If this man is so rich, how come he's selling his art collection?

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The Independent Online
Musician Eric Clapton is selling his paintings in order to make room for more. While his collection of 20th century art is expected to fetch as much as pounds 500,000, it is not the money he needs, but wall space.

Rather than put the pictures, drawings and sculptures which decorate his large Chelsea home into storage, the guitar legend has decided to put them under the hammer instead. On 29 May, Christie's will auction most of the collection he has assembled over the past five years in a sale of contemporary art in London.

"He's clearing wall space rather than anything else," said Monica Campos, a specialist in contemporary art at Christie's in London. "The collection consists of a few artists in great depth and he would like to move into other collecting fields. Because they are big, big paintings - several measure approximately two metres by two metres - really it's a matter of having the space to acquire new art."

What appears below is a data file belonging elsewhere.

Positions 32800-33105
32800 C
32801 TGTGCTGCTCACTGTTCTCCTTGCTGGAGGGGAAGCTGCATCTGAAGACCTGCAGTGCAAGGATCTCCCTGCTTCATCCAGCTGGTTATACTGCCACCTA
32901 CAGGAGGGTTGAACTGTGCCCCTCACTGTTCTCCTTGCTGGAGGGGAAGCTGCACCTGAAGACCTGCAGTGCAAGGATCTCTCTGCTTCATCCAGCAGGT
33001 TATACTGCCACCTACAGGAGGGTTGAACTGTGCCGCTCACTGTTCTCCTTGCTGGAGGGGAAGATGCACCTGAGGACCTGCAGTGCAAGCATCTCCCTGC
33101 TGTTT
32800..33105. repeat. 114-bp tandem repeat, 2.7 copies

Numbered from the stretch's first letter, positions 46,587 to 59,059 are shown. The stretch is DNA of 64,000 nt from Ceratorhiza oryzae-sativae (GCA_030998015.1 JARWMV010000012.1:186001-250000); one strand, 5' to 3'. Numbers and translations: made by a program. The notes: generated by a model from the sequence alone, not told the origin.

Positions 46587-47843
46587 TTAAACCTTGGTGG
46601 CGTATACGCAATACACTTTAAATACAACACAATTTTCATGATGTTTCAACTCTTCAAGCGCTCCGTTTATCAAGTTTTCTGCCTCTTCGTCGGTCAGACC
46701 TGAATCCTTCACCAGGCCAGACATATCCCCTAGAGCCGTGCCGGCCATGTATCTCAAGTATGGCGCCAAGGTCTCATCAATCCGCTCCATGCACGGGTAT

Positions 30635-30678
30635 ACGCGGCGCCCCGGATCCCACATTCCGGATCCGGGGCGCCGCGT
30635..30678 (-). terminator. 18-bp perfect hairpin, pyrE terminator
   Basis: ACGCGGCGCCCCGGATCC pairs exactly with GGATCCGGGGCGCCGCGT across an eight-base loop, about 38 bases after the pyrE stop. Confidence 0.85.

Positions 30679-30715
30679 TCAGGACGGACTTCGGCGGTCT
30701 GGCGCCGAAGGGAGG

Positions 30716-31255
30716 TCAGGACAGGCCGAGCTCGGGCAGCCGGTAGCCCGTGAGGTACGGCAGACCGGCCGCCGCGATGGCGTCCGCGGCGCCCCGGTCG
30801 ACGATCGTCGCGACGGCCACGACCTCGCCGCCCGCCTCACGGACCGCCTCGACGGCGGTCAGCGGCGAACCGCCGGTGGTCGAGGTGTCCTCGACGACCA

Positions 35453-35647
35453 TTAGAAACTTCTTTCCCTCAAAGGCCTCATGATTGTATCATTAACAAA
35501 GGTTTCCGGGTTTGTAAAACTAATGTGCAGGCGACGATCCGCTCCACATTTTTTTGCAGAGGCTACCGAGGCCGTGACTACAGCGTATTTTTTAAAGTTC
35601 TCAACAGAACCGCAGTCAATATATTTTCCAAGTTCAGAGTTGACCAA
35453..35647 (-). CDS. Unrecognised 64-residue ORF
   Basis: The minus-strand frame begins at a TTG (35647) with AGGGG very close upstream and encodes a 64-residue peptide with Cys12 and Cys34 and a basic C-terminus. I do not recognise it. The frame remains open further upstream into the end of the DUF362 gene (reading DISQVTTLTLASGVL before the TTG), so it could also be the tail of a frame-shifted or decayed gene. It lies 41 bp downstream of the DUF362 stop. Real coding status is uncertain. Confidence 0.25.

Clapton is a shrewd and serious collector. Paintings by the op-art and abstractionist English painter, Bridget Riley, and by the Italians Sandro Chia and Mariani, show a strong interest in key figures of the past few decades.

He also collected Matthew Smith - one of the most luscious and sensuously enjoyable of the English 20th-century post-impressionists, and has drawings by Matisse, Degas and de Chirico.

In dispensing with his collection, Clapton joins a list of celebrities who have parted with their art after being bitten by the collecting bug. In 1994, Barbra Streisand's collection of 20th century art deco fetched pounds 4.1m at Christie's in New York. Writing in the catalogue foreword, Ms Streisand explained: "I'm at a whole new place now... I want to simplify my life. I want only two houses instead of seven."

In 1988, Elton John's collection of art deco was sold for pounds 4.8m at Sotheby's, following a preview in the Victoria & Albert Museum in London.

Unlike prominent private collectors of 20th century art, such as Madonna and Jack Nicholson, Clapton's passion has been kept quiet. "It wasn't publicly known because it was more his personal collection to decorate his home. He was not building a foundation like other collectors do," said Ms Campos.

His aesthetic taste gets full marks from the auctioneers. "As with his music," said Ms Campos, "his taste is eclectic, highly personal and strongly rooted in tradition. It has been assembled by someone who has not been affected by the vagaries of fashion."

The collection is estimated at pounds 300,000 to pounds 500,000. The most valuable works are Riley's Sheng Tung, "a shimmering and hypnotic canvas", and Chia's The Handgame, both estimated at pounds 30,000 to pounds 40,000.

The "personal touch", reflected in the cross-section of styles and media, is, according to Ms Campos, encouraging for the art world.

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